You are not your injury

Have you ever been in intense physical pain and then to add insult to injury, you get emotionally  devastating news? 

The doctor came in and said I may need surgery.  The TX either way is 4 weeks in a sling, 2 additional weeks non weight-bearing, returning to sports after 8 weeks and a MD clearance, if it heals correctly. 

I had a fracture at the distal end of the clavicle and AC separation. 
That sort of news never comes across as joyous. Especially for an aspiring yoga student. It bottomed out any self confidence that I had.

When you are given some really crap news, do you let it stop you? Or do you rise up agains it?

The day after my ED visit I went to the studio to do my Mysore practice. I was scared, depressed, angry, frustrated, sad, and humiliated. 

In the 8 weeks of immobilization, I learned how to use chopsticks with my other hand, and brush my teeth. I figured out how to open bottles, and ride a bike one-handed. (Brushing my teeth was and still is the most awkward thing to do with your less dominant hand.) All of it required adjusting and modifying my 'normal' habits. 

So, I modified my ashtanga practice.

There wasn’t a set plan. My teacher held the space to allow me to play with different variations until I found one that worked. 

The first time I went into the mysore room after the injury, I was afraid, scared, sad, and confused. I didn’t know what I was going to do. If my teacher was afraid, she didn’t show it. She came up to me and told me to do what I could do.

I unrolled my mat and stood at the top. I closed my eyes and surrendered.

Ekam - Inhale, arm up

Dve - Exhale, lower

Trini - Inhale, head lifts

Catvari - ( I can’t lower down, I can’t jump back, I can’t . . .)

My head was filled with I can’t.  And that would have stopped me. But I wanted to figure it out. I was determined not to let an injury take this practice away.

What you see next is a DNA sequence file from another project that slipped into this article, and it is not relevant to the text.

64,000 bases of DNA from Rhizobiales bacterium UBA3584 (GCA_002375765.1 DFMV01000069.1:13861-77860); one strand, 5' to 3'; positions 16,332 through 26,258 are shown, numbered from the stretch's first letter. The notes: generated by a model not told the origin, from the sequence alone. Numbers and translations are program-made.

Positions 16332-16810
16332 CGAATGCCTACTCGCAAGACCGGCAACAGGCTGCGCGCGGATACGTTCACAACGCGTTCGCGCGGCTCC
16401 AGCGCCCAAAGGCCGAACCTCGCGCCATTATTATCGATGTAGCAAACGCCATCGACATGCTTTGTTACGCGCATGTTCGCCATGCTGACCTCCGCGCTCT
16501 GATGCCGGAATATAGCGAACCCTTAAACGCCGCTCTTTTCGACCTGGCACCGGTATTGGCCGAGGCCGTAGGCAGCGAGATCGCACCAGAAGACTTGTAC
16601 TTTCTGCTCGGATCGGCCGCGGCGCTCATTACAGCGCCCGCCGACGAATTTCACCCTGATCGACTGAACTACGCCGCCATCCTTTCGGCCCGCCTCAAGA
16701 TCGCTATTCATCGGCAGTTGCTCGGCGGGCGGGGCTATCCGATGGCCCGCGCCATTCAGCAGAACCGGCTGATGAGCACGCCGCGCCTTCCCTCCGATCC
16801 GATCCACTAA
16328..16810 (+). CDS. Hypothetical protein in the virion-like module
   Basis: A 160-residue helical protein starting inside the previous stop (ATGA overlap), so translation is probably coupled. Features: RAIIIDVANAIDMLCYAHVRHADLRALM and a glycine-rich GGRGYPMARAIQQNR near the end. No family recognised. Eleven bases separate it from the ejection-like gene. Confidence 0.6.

If this practice is for anyone and everyone, then the injured can do this practice too!

How many time in life do we let the ‘I can’t’ be the driving force behind our actions? 

We can’t because of uncertainty, because we are afraid of what others think about us. Injuries called all of this to light for me. I was scared and confused and had zero confidence.

I know that there are many times in my life that my lack of confidence has prevented me from stepping out and stepping up. I think, someone else can do it better, I’m not qualified, I don’t have a degree or certification.

The thing that tripped me up in this case, was thinking that I had to do everything like I was doing before or make it look like everyone else.  Except, I couldn’t look like everyone else because my arm was in a sling. It was obvious that I wasn’t like ‘everyone else.’

Ligaments/Tendons depending on the severity of injury take a few weeks to heal. For a mild strain, you may be able to return to normal activities within three to six weeks. For more severe strains, recovery can take several months. In severe cases, surgical repair and physical therapy may be necessary *

Bones take about 6-12 weeks to heal to a significant degree. Immobilization is a critical part of treatment because any movement of bone fragments slows down the initial healing process. In this case my arm was in a sling. A sling doesn’t completely immobilize the bone but it does remind the patient that there is an injury and to be aware of it. Nothing crazy.

Was going to Mysore practice crazy? I didn’t think so.

There isn’t a defined way to modify the Ashtanga practice for injuries. Each injury is unique to the individual and what they can tolerate. I made up a practice. Working with a qualified instructor, a teacher who knows the practice inside and out is essential. Working with a teacher who is also aware of body mechanics, and healing increases your chance for a sustainable practice.

Catvari - Exhale brace non-injured arm on shin. Pull scapula in-down-and-back. Staying in a forward fold.

Pancha - Inhale lift the chest, coming up 1/2 way.

Sat - Exhale. With a flat spine, shoulder rotated down and back  I stayed for 5 breaths.